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Therapists lately have been all about “mindfulness.” 

Dialectical Behavior Therapy— one of the few successful treatment modalities for helping people with Borderline Personality Disorder lessen their self-harm behaviors— has made “mindfulness” a popular buzzword within the mental health community in the last twenty years. 

Look at the self-help section of any book store, and you’ll see “mindfulness” prescriptions for most maladies you can think of. There’s mindful eating; mindful anxiety reduction; mindfulness for those suffering depression. 

Mindfulness has become particularly fashionable in the trauma treatment community, possibly because it is almost the literal antithesis to dissociation. 

All “mindfulness” implies, in itself, is allowing yourself to be present in this very moment, without judgment, just experiencing what you’re experiencing. The upshot of mindfulness is supposed to be that, if you remove regret about the past or anxiety about the future, and just focus on what’s happening in the here and now, you can remove much of the extra emotional baggage that makes living so difficult, and bring you resourcefulness to doing whatever is on our plate, right here, right now, with less pressure and more potential enjoyment. 

Don’t get me wrong— I’m all for mindfulness when it’s the tool to use. 

Sometimes it totally is helpful and practical to live in the present moment. To remove expectations and  regret, and just experience can be a productive experience, if we’ve mostly been beating ourselves up about the past or fretting about the future. 

The thing is…sometimes mindfulness isn’t the tool to use. 

In fact, living too emphatically in the present moment can sometimes create more problems than it solves, particularly if the present moment is painful or overwhelming. 

Understand, I kind of come at this from a biased point of view. Most of the people that I work with are, at least initially, experiencing a great deal of pain, right here, right now. They’ve been through traumatic events that have for the moment crippled their ability to function, relate, and experience. For the moment they feel too depressed to breathe. For the moment they’re so anxious they feel like they’re jumping out of their skin with every passing second.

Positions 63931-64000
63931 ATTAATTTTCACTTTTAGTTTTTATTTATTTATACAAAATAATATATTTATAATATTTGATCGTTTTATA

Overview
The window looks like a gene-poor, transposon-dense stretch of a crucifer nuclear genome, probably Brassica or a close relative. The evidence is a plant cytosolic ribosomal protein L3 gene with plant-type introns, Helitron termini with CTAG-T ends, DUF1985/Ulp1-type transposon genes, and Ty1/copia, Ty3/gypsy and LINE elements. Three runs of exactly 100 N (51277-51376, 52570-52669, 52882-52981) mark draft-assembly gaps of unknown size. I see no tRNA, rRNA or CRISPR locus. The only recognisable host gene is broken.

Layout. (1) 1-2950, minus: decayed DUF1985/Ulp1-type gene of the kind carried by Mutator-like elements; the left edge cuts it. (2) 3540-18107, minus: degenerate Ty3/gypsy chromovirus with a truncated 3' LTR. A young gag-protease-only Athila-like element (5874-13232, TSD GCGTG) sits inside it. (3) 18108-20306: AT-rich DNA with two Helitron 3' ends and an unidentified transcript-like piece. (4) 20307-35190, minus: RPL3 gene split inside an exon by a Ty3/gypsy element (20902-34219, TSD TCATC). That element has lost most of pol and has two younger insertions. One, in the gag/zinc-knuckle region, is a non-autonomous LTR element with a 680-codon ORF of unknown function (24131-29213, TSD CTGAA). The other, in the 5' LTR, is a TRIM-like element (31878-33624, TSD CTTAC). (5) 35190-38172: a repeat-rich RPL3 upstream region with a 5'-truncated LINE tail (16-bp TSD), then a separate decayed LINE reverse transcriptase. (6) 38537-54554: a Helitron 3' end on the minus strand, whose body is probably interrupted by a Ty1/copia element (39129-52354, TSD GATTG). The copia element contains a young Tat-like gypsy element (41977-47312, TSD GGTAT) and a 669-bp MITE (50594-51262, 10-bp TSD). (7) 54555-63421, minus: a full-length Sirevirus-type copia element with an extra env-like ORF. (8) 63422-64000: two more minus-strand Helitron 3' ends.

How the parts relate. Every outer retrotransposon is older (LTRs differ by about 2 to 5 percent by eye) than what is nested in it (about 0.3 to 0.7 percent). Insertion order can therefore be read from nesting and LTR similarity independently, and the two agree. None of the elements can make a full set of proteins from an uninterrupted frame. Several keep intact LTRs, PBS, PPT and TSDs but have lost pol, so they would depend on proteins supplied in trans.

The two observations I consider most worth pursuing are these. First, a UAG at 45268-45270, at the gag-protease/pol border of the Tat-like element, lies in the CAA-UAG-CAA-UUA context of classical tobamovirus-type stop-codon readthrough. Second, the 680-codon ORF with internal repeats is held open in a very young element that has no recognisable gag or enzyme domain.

Advocates of mindfulness would no doubt counsel such patients to approach their pain with an open, curious, non-judgmental attitude. Which, I think, is an elegant, measured way to approach pain, certainly. 

It’s also enormously impractical for many people who are suffering, and who simply don’t at the moment have the psychological bandwidth for openness, curiosity, and non-judgment. They’re in pain and they want to get out of pain. 

I don’t particularly want to tell a person in overwhelming pain to treat this moment like it’s the only reality. 

I want to focus them somewhere else. 

I want their focus to be on a past time when they felt at ease and confident. I want their focus to be on a future time when they’ve overcome their struggles, and they’re feeling good about the work they’ve done. I want their focus to be on an alternate universe in which it’s even POSSIBLE to not feel what they’re currently feeling. 

In short, I think what some people need is not necessarily “mindful” use of their senses to try to sink further into their experience of the current moment. Rather, I think what some people need is use of their imagination, to create a better moment that maybe used to exist or doesn’t yet exist— and, once the brain is heading in THAT direction, we can get about making a practical plan to bring those better moments into reality. 

When I talk about the use of imagination and creating “alternative universes” for us to escape into, I’m not talking about dissociation. 

Dissociation isn’t a use of imagination. 

When you dissociate, you’re still with the pain; you’ve just sent a different part of yourself out to experience the pain. That’s not a creative use of our brains; that’s cruelty to the part of yourself that has been shoved to the forefront to deal with the scary or painful situation. 

What I’m talking about is forming a hypothesis. 

I’m talking about hypothesizing a better moment— what that might look like, what that might feel like, what that might be like. 

When you give the brain something to shoot for, a picture to develop, it’s THEN that the brain starts planning and scheming to get from here to there. Not before. 

Thus if we just stay “mindfully” present in our current, painful moment— the brain isn’t going to get kicked into gear to problem solve or set goals. It’s not going to provide you with a cascade of motivating neurotransmitters and hormones. 

Again, hear me clearly: if mindfulness is a helpful tool for you at times, absolutely use it. I am not, in this blog, making the case that mindfulness is the “wrong” tool to use. If you benefit from a tool, use it. Use the hell out of it. 

I do want you to have on your radar screen, though, the mindfulness is only one tool— and, just like any tool, it’s not the right tool for any and every job, or for any and every patient. 

Don’t forget about your imagination. 

One thought on “Mindfulness: useful…except when it’s not.

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